The International Monetary Fund and World Health Organization say the coronavirus pandemic can be brought to an end with an infusion of $50 billion to pay for the distribution of vaccines, supplies and medicines around the world.
(CN) — With deaths and infections from the novel coronavirus declining globally, the World Health Organization and International Monetary Fund on Tuesday said the pandemic can be brought to an end with an investment of $50 billion to pay for the worldwide distribution of vaccines, medicines and supplies.
In a call to action, the WHO, World Bank and World Trade Organization backed an analysis put forward by the IMF that projects the pandemic can be ended with a $50 billion investment from richer nations.
“The $50 billion price tag is dwarfed by the estimated $9 trillion to be gained by the increase in economic activity by 2025, making it the best public investment ever,” said Kristalina Georgieva, the IMF managing director, during a news briefing with other agency leaders.
The novel coronavirus continues to rampage in many parts of the world, most tragically in Asia and South America, but deaths and new infections are on a downward trend and the WHO said vaccines are showing the virus can be stopped.
The United Kingdom provided solid proof of that on Tuesday when it reported for the first time since the pandemic hit no new deaths linked to Covid-19. The U.K. has one of the highest rates of vaccination in the world with about 58% of its population having received at least one vaccine dose, according to figures tracked by Our World In Data.
“Through public health measures and vaccines, we have the means to end this pandemic quickly and save countless lives and livelihoods,” said Tedros Adhanom Ghebreyesus, the WHO director-general. “But we need the will to make it happen.”
The call for $50 billion comes ahead of a June 11-13 summit of the Group of 7 nations in Cornwall, England. The G7 nations include many of the world’s biggest economies.
Georgieva said the funds are urgently needed to prevent parts of the world where vaccination rates are low from falling further behind.
“We are deeply concerned because an increasingly two-track pandemic is causing a two-track economic recovery with negative consequences for all countries,” she said. “Vaccine policy is economic policy.”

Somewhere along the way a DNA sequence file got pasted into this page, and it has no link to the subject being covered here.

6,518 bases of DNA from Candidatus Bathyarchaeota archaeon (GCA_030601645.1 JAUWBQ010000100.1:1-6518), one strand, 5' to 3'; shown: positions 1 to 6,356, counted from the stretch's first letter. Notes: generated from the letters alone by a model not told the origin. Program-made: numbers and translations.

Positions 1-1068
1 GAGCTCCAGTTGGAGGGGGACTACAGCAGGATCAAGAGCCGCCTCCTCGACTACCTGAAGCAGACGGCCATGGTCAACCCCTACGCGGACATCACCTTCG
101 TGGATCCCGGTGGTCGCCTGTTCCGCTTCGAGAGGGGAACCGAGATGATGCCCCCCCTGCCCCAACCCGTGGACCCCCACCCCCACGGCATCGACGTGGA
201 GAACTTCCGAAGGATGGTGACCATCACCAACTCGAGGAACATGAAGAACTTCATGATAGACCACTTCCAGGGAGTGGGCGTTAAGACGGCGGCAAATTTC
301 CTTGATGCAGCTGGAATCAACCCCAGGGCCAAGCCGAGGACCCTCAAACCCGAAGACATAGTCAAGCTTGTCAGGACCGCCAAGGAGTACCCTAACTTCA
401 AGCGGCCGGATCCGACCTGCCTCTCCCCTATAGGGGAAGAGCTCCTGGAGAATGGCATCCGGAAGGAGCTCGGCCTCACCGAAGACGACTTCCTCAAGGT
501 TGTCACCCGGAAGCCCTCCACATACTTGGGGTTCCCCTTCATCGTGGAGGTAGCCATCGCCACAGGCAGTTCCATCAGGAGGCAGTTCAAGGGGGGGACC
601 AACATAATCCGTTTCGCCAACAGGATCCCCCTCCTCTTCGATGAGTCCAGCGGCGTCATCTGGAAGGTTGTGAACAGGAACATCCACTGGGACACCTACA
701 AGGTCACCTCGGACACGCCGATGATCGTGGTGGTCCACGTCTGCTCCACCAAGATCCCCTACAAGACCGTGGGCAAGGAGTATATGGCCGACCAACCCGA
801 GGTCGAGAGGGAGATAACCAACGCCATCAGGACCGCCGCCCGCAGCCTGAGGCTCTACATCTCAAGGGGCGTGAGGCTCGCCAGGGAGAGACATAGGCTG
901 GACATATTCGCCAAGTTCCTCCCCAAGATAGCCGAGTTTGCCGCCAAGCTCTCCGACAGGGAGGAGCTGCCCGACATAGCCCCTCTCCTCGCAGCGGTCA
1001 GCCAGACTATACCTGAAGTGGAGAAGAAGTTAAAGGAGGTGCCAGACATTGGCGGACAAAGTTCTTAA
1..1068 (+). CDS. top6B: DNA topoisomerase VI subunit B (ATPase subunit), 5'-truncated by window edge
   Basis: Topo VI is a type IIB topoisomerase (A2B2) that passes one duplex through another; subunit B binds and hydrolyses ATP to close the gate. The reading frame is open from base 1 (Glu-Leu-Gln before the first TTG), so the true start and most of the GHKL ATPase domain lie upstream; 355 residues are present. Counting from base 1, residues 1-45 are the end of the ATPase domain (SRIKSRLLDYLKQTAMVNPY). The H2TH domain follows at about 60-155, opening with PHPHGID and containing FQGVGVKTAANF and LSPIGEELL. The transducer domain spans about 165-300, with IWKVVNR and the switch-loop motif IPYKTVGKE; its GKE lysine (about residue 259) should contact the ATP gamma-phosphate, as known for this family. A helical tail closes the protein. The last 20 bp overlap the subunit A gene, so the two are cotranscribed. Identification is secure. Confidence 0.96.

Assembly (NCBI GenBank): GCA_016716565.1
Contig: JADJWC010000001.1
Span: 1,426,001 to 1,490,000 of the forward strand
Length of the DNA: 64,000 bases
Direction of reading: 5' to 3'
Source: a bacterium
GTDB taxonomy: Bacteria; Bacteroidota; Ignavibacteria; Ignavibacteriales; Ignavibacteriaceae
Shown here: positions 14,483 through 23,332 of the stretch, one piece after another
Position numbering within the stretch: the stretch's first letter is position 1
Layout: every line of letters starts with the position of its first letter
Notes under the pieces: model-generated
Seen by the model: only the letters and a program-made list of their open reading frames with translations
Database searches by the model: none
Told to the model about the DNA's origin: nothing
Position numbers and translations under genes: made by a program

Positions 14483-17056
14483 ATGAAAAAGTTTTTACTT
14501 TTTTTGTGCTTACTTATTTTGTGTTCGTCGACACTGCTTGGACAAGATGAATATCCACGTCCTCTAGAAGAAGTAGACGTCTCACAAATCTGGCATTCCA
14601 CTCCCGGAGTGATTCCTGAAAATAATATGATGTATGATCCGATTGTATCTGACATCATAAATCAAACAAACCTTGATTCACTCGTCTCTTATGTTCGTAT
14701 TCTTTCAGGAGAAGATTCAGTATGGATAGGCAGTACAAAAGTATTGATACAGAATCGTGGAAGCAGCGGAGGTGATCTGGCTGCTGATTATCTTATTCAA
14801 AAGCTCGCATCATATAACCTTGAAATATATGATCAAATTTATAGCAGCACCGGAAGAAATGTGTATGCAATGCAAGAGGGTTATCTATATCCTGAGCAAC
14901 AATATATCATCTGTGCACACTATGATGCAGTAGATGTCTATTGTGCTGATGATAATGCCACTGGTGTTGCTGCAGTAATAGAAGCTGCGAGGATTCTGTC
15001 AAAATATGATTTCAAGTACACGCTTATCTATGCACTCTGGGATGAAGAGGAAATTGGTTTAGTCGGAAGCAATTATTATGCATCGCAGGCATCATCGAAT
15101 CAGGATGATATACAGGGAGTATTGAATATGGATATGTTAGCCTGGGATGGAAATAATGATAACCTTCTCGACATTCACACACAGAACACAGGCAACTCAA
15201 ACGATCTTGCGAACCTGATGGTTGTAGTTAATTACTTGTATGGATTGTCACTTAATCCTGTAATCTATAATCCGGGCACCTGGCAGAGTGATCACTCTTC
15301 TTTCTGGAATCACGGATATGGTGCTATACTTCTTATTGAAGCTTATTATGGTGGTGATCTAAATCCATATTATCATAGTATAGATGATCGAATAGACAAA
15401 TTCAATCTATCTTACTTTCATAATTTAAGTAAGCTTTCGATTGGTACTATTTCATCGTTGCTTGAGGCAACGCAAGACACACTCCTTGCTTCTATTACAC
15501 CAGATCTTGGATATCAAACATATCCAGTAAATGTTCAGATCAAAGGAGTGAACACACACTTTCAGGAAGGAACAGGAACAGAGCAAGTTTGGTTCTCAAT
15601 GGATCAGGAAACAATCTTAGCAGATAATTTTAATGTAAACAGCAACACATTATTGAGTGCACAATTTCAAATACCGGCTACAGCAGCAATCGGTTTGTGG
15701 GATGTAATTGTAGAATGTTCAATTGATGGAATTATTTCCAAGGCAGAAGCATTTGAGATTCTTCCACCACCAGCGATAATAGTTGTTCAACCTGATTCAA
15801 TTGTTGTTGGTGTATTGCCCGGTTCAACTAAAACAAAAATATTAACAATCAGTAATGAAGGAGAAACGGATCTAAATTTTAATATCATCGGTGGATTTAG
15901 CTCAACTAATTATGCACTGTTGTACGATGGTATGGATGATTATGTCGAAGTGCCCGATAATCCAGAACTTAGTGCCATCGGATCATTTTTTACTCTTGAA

The IMF’s analysis is based on up to 40% of the world’s population getting vaccinated by the end of the year and 60% by the first half of 2022.
To achieve that, vaccine production will need to ramp up significantly, but the institutions said the world has the capacity to do it. Richer countries with abundant vaccine supplies are also being asked to donate more of their stockpiles. The United States has pledged to share 80 million doses and the European Union more than 100 million doses, but more donations are needed, WHO officials said.
The WHO’s goal to distribute vaccines in every part of the world was boosted by its decision on Tuesday to approve a second Chinese vaccine for emergency use. The United Nations health agency said the vaccine made by Beijing-based Sinovac was found to be effective and safe by an expert advisory panel. This was the eighth vaccine approved by the WHO.
The WHO said the Sinovac product is based on a technique using an inactivated vaccine which makes it easy to store and distribute in poorer countries.
The WHO expert panel found the vaccine to be less effective at preventing milder cases of Covid-19 but that it prevented severe Covid-19 and hospitalization in 100% of the studied population, though that consisted mostly of younger people. The WHO said it could not rate its efficacy for older people but that “data suggest the vaccine is likely to have a protective effect in older persons.”
Despite positive trends showing a slowing of the pandemic, WHO officials warned the crisis is far from over.
In the past week, 76,977 new deaths were reported, a steady decline from the latest peak at the end of April when the world recorded about 93,820 deaths in a single week, according to data from Johns Hopkins University.
The virus has been linked to about 3.5 million deaths worldwide, though that official number is far below what experts believe is the actual death toll. The WHO recently estimated that between 6 million and 8 million people have likely died directly and indirectly from the pandemic.
Tedros though sounded a hopeful note on Tuesday, saying that if world leaders back the IMF plan the pandemic can be brought to an end.
“We have the public health measures at hand, which have been working in many countries, and now we have the added tool, vaccine, at hand,” Tedros said. “If we do both, we can end this pandemic quickly and free this world from this dreadful virus.”
Courthouse News reporter Cain Burdeau is based in the European Union.